Baroness Blatch: My Lords, I also rise to support the amendment. Having sat on the Government Benches in the position now held by the noble Baroness, I am aware of the reluctance on the part of government departments to accept an amendment such as this. There is huge pressure from officials in the department to say, "We promise the House that we will monitor the position to see how this proposal works", and the reluctance continues. More than once I have succeeded in having my arm twisted by the arguments in this place for the importance of a monitoring report to the House.

I have listened carefully to all the points made by the noble Lord, Lord Northbourne, and others. In particular, the Bill covers much new ground, many sentences have been strengthened and some areas of concern have been eased or weakened. It seems to me that it is now absolutely imperative to ensure not only that there will be a promise to report back any concerns but also that it will be monitored, so that modifications may be made by tabling amendments and making adjustments for newer statutes. It seems to me that there should be an obligation on the Government to make such a report consistent with the amendment set out by my noble friend, which I support.

Baroness Scotland of Asthal: My Lords, nothing would give me greater pleasure, particularly as it is so late, than to be able to please the noble Baronesses, Lady Noakes and Lady Blatch, the noble Lord, Lord Northbourne, and the noble Lord, Lord Monson. However, I am not quite able to do so.

The Sexual Offences Bill is, of course, a major piece of legislation. We shall need to keep a very close eye on the operation of the new offences following the enactment of the Act. The noble Baroness, Lady Blatch, has quite rightly said that the Bill introduces some very new provisions. It will be important to monitor what happens in relation to those.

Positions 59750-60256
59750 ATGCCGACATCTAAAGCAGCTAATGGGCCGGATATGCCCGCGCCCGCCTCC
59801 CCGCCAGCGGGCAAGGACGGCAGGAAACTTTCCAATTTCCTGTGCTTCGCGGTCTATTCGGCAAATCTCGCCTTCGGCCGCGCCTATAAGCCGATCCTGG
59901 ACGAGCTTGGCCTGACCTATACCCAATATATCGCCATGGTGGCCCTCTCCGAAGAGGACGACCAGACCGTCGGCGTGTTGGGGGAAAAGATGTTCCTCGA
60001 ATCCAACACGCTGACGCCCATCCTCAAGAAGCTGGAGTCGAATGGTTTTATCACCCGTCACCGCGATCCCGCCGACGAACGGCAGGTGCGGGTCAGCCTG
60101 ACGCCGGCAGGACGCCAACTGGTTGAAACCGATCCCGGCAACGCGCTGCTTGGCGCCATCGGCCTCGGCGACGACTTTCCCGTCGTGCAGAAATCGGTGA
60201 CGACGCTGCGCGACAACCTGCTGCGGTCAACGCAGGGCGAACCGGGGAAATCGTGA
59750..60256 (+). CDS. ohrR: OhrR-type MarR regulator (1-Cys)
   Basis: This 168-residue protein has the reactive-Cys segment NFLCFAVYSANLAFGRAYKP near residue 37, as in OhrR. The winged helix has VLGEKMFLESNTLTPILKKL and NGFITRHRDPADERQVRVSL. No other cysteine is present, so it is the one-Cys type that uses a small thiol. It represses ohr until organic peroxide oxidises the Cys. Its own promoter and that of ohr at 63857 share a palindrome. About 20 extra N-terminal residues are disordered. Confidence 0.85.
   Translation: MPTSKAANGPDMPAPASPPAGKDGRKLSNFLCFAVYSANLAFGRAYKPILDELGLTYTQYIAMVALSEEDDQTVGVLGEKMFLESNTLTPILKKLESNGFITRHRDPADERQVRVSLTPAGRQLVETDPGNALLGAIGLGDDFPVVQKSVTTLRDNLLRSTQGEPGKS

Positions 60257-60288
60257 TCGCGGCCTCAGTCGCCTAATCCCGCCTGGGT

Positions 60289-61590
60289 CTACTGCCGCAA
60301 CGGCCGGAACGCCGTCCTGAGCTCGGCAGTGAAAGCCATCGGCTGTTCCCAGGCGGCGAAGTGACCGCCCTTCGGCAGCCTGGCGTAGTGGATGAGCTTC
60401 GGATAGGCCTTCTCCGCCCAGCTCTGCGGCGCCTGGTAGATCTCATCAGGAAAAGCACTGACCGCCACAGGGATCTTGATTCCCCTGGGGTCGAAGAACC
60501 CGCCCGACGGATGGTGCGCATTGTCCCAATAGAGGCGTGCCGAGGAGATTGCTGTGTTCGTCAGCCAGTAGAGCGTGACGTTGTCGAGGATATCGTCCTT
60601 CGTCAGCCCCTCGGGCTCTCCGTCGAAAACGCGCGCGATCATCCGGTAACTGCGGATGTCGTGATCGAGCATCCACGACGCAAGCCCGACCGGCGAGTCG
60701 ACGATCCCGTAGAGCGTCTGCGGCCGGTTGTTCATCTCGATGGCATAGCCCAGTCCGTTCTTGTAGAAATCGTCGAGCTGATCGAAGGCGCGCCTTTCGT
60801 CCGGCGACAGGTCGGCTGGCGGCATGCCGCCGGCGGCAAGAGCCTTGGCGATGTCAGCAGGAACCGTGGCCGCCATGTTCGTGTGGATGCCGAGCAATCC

However, we are not sure that the best way of doing that is necessarily through a statutory requirement to produce an annual report to Parliament ad infinitum. We would therefore like more time to consider how best to monitor the operation of the Act, and we shall make our position clear as the Bill passes through the Commons. A number of models could be adopted more capable of keeping an eye on policy developments. Bearing in mind the new area, it may be that that will be the better course. We have not been able to settle the best way to follow it through, but we believe that there is a need for it.

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I therefore invite the noble Baroness to withdraw her amendment. I can certainly assure her that we shall continue to consider the issue and shall make our position plain when the matter reaches the other place.

Baroness Noakes: My Lords, the Minister's point does not surprise me. I shall take her at her word that consideration will continue to be given and that the position will be made clear when the Bill goes to the other place.

However, I want to underline the point that this amendment was not tabled lightly or as a vexatious amendment. However, because of the many difficult issues that have arisen as we have considered the Bill, and recognising that simply agreeing the Bill and turning it into an Act will not wish away those difficulties, I earnestly implore the Minister to use her new position of great authority within the Home Office to ensure that positive thought is given to this matter, so that positive assurances can be given to the other place.

I beg leave to withdraw the amendment.

Amendment, by leave, withdrawn.

Schedule 3 [Sexual offences for purposes of Part 2]:

Baroness Scotland of Asthal moved Amendment No. 98:

    Page 77, line 15, leave out "16" and insert "18"

The noble Baroness said: My Lords, on the last day of Report my noble and learned friend Lord Falconer of Thoroton mistakenly accepted two amendments tabled by the noble Baroness, Lady Walmsley. Those amendments reduced the threshold age of a victim of homosexual offences, which triggers the application of the notification requirements on the defendant, to 16 in England and Wales and 17 in Northern Ireland. I can, of course, understand why the noble Lord was bedazzled. However, I now seek to correct that anomaly.

As I explained in response to these amendments, we hope to establish a review to remove from the register those convicted of entirely consensual homosexual offences with persons aged 16 or over, or 17 or over in Northern Ireland. However, I feel that it is important to address each case individually in order to ensure that we do not remove from the register those who would have committed an offence, had they carried out the act leading to their conviction under the law as it will apply under the Bill, and who therefore remain a risk to the public. Government Amendments Nos. 98 and 102 therefore seek to remove the noble Baroness' amendments from the Bill.